- Openings around pipes or conduits should either be covered with sheet metal patches or filled with concrete or brick and mortar.
- The use of concrete for basement floors can prevent rodent entry.
- Floor drains, transoms, mail drops, and fan openings should be covered or screened.
Safe Clean Up
Urine and droppings left by rats could be contaminated with disease. Sprinkle droppings with a bleach/water solution and always wear gloves when cleaning up contaminated areas or handling dead rodents.
Rabies is a deadly disease caused by a virus that attacks the nervous system. It kills almost any mammal or human that gets sick from it. The rabies virus is mainly in the saliva and brain of rabid animals. It can be transmitted through a bite or by getting saliva or brain tissue in a wound or in the eye or mouth. Rabies cannot be transmitted by blood, feces, urine or by patting an animal. Only mammals such as dogs, cats, ferrets, raccoons, bats, etc. get rabies. Birds, fish, reptiles, and amphibians do not get rabies.
If bitten contact the following resources: Richmond City Health District, Environmental Health Division: (804) 205-3912. Richmond Animal Care & Control: (804) 646-5573. For more information, please visit: https://www.rva.gov/animal-care-control/animal-control.
Don’t panic…but don’t ignore the bite, either. Wash the wound thoroughly with soap and lots of water. Washing thoroughly will greatly lessen the chance of infection. Give first aid as you would for any wound. If possible, capture the animal under a large box or can, or at least identify it before it runs away. Don’t try to pick the animal up. Call an animal control or law enforcement officer to come to get it. It’s critically important that you notify your family doctor immediately and explain how you got the bite. Your doctor will want to know if the animal has been captured. If necessary, your doctor will give the anti-rabies treatment recommended by the United States Public Health Service. Your doctor will also treat you for other possible infections that could be caused by the bite. Report the bite to the local health department.
- Report the bite to the local health department and the Richmond Animal Care and Control. If your pet is a cat, dog, or ferret, you will probably be asked to confine the animal and watch it closely for 10 days.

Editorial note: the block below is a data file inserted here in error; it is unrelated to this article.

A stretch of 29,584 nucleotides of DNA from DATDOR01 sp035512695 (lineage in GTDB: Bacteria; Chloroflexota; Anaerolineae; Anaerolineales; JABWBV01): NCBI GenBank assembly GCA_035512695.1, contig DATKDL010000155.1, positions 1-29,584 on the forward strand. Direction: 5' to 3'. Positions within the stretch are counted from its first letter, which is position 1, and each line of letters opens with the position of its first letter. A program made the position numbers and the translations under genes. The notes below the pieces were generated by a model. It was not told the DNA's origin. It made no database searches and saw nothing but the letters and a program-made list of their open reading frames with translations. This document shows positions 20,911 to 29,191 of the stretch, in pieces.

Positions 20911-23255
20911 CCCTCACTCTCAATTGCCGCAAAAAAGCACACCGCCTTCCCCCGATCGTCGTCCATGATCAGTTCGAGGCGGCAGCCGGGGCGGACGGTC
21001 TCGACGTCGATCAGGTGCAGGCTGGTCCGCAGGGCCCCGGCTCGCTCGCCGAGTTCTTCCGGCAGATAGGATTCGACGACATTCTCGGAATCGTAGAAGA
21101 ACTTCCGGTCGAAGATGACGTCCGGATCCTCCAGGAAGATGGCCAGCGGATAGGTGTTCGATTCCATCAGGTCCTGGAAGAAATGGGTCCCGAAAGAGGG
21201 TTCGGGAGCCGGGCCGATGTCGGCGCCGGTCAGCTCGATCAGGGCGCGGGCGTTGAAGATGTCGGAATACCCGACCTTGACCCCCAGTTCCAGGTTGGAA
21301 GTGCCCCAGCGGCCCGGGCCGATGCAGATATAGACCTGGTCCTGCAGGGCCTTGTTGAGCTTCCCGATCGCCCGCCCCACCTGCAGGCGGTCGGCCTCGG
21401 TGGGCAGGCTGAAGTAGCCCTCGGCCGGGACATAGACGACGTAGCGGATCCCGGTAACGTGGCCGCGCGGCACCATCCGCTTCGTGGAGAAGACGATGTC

- Tell the person bitten to see a doctor immediately.
- Check with your veterinarian to determine if your pet’s vaccinations are up to date.
- Don’t let your pet roam off of your property and don’t give the animal away. It must be available for observation by public health authorities.
- Don’t kill your pet or allow it to be killed.
- After the recommended observation period, have your pet vaccinated for rabies if it does not have a current rabies vaccination.
- Have your veterinarian vaccinate your dogs, cats, ferrets, and selected livestock. Keep the vaccinations up-to-date.
- If your pet is attacked or bitten by a wild animal, report it to the local health or animal control authorities. Be sure your vaccinated dog, cat, or ferret receives a booster vaccination.
- Limit the possibility of exposure by keeping your animals on your property. Don’t let pets roam free.
- Do not leave garbage or pet food outside. It may attract wild or stray animals.
- Do not keep wild animals as pets. Enjoy all wild animals from a distance, even if they seem friendly. A rabid animal sometimes acts tame. If you see an animal acting strangely, report it to your local animal control department and do not go near it yourself.
For more information on Rabies Control, please visit:
The Virginia Department of Health (VDH) oversees dairy producers and milk plants to ensure a safe, nutritious product is distributed to the people of the Commonwealth. Virginia dairy farmers produce approximately 240 million gallons of milk each year from over 700 dairy farms. This milk in its raw form has the potential to include dangerous germs, pathogens, bacteria, or contaminants that could harm a consumer. Once milk is processed (pasteurized) and quality checked for safety, it travels to your cup. The Richmond City Health District oversees and regulates the activities of a local dairy and creamery under the Virginia Grade A Milk Regulations which are based on the U.S. Food and Drug Administration’s Pasteurized Milk Ordinance.
The Environmental Health Division monitors the activities of two marinas in the City to ensure compliance with Virginia State Marina Regulations.